The win was Vargas’ first since July 28, when he was with the Mets. He has 99 career wins.

Good job by the ‘pen

Jared Hughes, Jose Alvarez and Edgar Garcia teamed on 2 1/3 scoreless innings to protect the lead.

Over the last 20 games, the Phillies’ bullpen has posted a 2.69 ERA. That’s second-best in the majors over that span.

Win the battle

On Friday night, lefty reliever Oliver Perez came out of the bullpen and retired Bryce Harper on a ground ball. Cleveland manager Terry Francona went back to Perez when Harper came up with two men on base and one out in the fifth inning. This time, Harper won a long, nine-pitch battle against Perez. He fouled off five pitches before clubbing a full-count slider over the wall in right-center. The three-run homer gave the Phillies a 5-4 lead. Jay Bruce lengthened the lead to 6-4 with a solo homer later in the inning. Bruce, who has missed time with an elbow injury, has just two hits since the All-Star break. Both are homers.

Harper has 33 homers on the season.

No excuse

Shortstop Jean Segura committed a first-inning error that eventually cost Vargas two runs. Cleveland leadoff man Francisco Lindor hit a ground ball right at Segura and he made a low throw across the diamond that Rhys Hoskins could not pull out of the dirt. It was a play that a top defensive first baseman makes, but that’s not the point. The error was completely avoidable and never would have happened if Segura had not been so nonchalant in flipping his throw across the diamond. His lack of intensity on the play cost the team two runs.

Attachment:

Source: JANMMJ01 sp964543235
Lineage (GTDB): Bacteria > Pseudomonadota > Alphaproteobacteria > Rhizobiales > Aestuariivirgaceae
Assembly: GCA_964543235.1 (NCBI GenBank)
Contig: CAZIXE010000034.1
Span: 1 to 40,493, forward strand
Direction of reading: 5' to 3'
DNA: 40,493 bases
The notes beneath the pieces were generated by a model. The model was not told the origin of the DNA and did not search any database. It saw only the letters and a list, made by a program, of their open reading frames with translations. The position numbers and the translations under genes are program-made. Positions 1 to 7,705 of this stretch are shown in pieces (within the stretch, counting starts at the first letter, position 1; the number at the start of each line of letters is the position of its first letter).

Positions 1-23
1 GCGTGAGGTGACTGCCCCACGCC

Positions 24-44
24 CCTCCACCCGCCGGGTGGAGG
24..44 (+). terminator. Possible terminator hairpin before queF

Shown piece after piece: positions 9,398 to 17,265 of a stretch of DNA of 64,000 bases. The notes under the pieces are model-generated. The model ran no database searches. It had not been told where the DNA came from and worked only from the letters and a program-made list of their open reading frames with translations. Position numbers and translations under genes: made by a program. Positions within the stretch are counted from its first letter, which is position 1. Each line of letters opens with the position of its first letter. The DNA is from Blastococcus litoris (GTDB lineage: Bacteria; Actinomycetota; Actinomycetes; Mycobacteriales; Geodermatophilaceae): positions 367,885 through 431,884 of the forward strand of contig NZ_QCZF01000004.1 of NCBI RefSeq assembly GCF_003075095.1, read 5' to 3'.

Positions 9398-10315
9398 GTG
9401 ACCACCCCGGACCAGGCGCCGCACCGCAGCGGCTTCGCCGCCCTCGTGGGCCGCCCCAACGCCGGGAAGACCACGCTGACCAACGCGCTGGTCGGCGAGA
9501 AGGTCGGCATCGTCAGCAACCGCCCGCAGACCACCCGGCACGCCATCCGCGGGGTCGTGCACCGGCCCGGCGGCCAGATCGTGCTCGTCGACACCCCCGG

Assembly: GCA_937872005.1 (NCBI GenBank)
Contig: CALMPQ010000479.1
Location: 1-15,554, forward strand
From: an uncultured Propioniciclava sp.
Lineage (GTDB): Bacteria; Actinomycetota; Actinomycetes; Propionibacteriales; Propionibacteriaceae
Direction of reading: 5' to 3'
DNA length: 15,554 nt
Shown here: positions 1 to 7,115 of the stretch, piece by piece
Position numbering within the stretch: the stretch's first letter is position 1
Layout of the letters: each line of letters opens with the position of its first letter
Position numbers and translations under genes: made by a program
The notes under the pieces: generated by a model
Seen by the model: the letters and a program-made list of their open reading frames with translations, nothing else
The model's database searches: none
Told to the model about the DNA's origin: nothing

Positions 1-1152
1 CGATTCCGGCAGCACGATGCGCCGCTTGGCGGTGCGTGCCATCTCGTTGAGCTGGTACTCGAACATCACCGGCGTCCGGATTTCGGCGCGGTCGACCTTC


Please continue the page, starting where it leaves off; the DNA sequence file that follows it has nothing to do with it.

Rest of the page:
Later in the game, Segura made an excellent play when he ranged behind the second-base bag, spun and fired to first base to get Franmil Reyes. Segura can do it when he wants to.

Up next

Vince Velasquez (7-7, 4.89) gets the ball in Sunday night’s series finale. He will go up against Cleveland right-hander Adam Plutko (7-4, 4.34).